5. Take a piece of scrap with one straight edge and at least twice as thick as your fence is high and using the fence as a guide mill a dado down it this piece now formed shall be called your "spacer"
  6. Take your newly formed "spacer" and install it over the fence and clamp it down with your toggle clamp
  7. Pair all your pieces into "ENDS" and "SIDES" and label them as such, mill one end of all your "ENDS", this will allow your edges to be flush when it's time to assemble your "box"
  8. Remove "spacer", you may want to save it for future use as it may help in setting up your jig for cuts of the same six in the future; I usually discard mine to the burn pile
  9. Mill the rest of your fingers
  10. Dry assemble your box
  11. If you are happy with the fit, glue and clamp your box, let the glue dry, and then either sand each joint flush or use a really sharp chisel to pare each joint flush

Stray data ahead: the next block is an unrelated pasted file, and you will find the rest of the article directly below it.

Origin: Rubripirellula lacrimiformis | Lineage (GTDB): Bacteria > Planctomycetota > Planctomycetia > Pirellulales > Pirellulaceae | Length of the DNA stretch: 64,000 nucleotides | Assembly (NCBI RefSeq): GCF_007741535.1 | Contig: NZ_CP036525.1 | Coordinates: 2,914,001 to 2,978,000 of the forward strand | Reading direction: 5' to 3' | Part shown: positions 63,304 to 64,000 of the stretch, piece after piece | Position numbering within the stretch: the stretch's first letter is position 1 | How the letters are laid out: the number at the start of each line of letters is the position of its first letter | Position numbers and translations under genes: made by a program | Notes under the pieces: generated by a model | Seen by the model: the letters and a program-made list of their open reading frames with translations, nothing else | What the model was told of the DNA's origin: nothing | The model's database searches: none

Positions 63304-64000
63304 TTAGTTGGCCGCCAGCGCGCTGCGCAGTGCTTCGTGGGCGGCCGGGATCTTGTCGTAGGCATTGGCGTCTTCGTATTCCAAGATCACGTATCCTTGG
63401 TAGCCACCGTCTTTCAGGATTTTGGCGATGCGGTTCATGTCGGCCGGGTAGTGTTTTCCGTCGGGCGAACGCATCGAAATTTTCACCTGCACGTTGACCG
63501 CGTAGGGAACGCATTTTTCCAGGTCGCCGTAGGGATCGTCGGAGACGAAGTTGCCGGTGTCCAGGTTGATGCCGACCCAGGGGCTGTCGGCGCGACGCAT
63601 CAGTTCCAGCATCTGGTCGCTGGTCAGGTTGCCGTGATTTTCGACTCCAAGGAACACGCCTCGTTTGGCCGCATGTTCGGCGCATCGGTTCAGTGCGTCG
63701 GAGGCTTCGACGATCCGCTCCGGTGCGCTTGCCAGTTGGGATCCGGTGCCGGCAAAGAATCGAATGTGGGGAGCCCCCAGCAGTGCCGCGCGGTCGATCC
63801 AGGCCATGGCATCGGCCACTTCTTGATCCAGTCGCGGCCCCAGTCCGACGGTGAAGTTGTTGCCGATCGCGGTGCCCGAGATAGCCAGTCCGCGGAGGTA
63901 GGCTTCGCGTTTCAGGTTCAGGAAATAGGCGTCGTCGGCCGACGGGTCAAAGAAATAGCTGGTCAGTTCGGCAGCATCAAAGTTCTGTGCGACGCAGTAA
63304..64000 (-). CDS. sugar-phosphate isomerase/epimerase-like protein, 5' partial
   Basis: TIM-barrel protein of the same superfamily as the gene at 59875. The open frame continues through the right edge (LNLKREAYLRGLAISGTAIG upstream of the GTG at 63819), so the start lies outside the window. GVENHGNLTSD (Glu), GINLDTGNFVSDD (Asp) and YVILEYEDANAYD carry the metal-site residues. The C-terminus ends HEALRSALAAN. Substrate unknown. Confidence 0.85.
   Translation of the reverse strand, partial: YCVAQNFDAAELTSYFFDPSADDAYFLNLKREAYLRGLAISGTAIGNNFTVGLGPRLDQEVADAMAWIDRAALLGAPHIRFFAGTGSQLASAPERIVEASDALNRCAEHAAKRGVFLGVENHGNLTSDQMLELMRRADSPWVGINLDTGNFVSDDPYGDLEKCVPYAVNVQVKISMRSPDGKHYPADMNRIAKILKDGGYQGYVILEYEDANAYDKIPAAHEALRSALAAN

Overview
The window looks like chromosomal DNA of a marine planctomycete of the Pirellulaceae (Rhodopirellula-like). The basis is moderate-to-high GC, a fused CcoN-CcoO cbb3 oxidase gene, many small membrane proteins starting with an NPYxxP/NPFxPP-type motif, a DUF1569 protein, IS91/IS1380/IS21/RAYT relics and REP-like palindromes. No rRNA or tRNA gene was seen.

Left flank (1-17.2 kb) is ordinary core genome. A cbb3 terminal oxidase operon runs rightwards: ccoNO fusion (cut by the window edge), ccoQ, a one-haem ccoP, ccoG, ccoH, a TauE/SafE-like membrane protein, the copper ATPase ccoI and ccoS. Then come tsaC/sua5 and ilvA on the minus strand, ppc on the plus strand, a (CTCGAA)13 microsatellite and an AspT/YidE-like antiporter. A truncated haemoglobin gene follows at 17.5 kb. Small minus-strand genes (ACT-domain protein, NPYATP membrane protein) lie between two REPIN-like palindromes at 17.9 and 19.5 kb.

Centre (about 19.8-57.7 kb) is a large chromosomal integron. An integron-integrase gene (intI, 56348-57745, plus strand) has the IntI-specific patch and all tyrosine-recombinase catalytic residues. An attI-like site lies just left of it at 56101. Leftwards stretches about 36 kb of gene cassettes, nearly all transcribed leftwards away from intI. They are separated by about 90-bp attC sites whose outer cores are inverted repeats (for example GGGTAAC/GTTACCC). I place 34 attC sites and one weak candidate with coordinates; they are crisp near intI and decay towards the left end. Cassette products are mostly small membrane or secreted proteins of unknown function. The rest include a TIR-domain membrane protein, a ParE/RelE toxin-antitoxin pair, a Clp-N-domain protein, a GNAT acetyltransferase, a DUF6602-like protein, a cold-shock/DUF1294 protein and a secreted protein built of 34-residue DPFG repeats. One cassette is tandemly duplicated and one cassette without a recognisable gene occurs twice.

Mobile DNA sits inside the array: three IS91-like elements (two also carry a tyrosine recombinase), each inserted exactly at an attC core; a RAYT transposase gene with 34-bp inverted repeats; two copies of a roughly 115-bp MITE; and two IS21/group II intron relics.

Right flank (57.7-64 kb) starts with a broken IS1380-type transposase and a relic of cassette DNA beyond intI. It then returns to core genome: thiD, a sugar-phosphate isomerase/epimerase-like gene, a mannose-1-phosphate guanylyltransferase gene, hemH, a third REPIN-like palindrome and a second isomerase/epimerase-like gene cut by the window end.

Picture of setup.
box joint jig setup picture

Push block's will help you to mill the fingers with added safety, keep in mind that All woodworking is inherently dangerous! and all you can do is use tools and techniques that lessen the risk of injury but nothing can or will remove all of the risk. Woodworking with power tools should only be attempted by those who are wide awake, sober, and not distracted! Since I have zero control over you, your choice of tools, materials, techniques, and safety habits:I assume no responsibility for your actions in your shop! Use my instruction at your own risk........where was I, Oh yeah push blocks......To make a push block just mill out a piece of wood, yes any will do, as long as it is at least twice as thick as your router bits' projection above the jig. Make sure that you have at least one square corner with the intersecting sides straight and square to the surface. You can drill a hole in the push block and insert a "shaker peg" as a handle. Keep in mind that this push block will get a dado milled into it.